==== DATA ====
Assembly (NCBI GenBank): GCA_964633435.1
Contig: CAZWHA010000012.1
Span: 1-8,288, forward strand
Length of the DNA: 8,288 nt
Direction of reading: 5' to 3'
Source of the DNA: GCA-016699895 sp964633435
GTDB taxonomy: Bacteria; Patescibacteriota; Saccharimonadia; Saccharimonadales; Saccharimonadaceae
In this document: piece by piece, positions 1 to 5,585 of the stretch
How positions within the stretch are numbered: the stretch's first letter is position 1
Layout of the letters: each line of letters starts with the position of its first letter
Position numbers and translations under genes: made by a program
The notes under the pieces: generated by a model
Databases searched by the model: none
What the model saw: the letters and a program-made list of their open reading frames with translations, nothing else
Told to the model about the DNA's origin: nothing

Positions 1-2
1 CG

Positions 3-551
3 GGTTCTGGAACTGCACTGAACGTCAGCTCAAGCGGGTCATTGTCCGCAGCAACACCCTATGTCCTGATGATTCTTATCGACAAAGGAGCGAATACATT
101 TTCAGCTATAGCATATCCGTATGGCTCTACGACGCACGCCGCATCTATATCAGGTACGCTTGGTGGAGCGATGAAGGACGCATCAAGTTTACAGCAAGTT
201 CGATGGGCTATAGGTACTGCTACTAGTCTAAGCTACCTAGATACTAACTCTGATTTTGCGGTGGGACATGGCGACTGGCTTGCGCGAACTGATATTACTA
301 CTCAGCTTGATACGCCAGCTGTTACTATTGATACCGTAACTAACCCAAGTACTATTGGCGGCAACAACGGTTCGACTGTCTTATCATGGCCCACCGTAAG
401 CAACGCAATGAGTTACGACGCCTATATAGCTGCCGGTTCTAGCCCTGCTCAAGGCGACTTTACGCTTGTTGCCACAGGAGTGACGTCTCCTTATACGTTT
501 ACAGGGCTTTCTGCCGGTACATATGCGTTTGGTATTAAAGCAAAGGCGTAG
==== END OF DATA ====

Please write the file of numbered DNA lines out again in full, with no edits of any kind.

Assembly (NCBI GenBank): GCA_964633435.1
Contig: CAZWHA010000012.1
Span: 1-8,288, forward strand
Length of the DNA: 8,288 nt
Direction of reading: 5' to 3'
Source of the DNA: GCA-016699895 sp964633435
GTDB taxonomy: Bacteria; Patescibacteriota; Saccharimonadia; Saccharimonadales; Saccharimonadaceae
In this document: piece by piece, positions 1 to 5,585 of the stretch
How positions within the stretch are numbered: the stretch's first letter is position 1
Layout of the letters: each line of letters starts with the position of its first letter
Position numbers and translations under genes: made by a program
The notes under the pieces: generated by a model
Databases searched by the model: none
What the model saw: the letters and a program-made list of their open reading frames with translations, nothing else
Told to the model about the DNA's origin: nothing

Positions 1-2
1 CG

Positions 3-551
3 GGTTCTGGAACTGCACTGAACGTCAGCTCAAGCGGGTCATTGTCCGCAGCAACACCCTATGTCCTGATGATTCTTATCGACAAAGGAGCGAATACATT
101 TTCAGCTATAGCATATCCGTATGGCTCTACGACGCACGCCGCATCTATATCAGGTACGCTTGGTGGAGCGATGAAGGACGCATCAAGTTTACAGCAAGTT
201 CGATGGGCTATAGGTACTGCTACTAGTCTAAGCTACCTAGATACTAACTCTGATTTTGCGGTGGGACATGGCGACTGGCTTGCGCGAACTGATATTACTA
301 CTCAGCTTGATACGCCAGCTGTTACTATTGATACCGTAACTAACCCAAGTACTATTGGCGGCAACAACGGTTCGACTGTCTTATCATGGCCCACCGTAAG
401 CAACGCAATGAGTTACGACGCCTATATAGCTGCCGGTTCTAGCCCTGCTCAAGGCGACTTTACGCTTGTTGCCACAGGAGTGACGTCTCCTTATACGTTT
501 ACAGGGCTTTCTGCCGGTACATATGCGTTTGGTATTAAAGCAAAGGCGTAG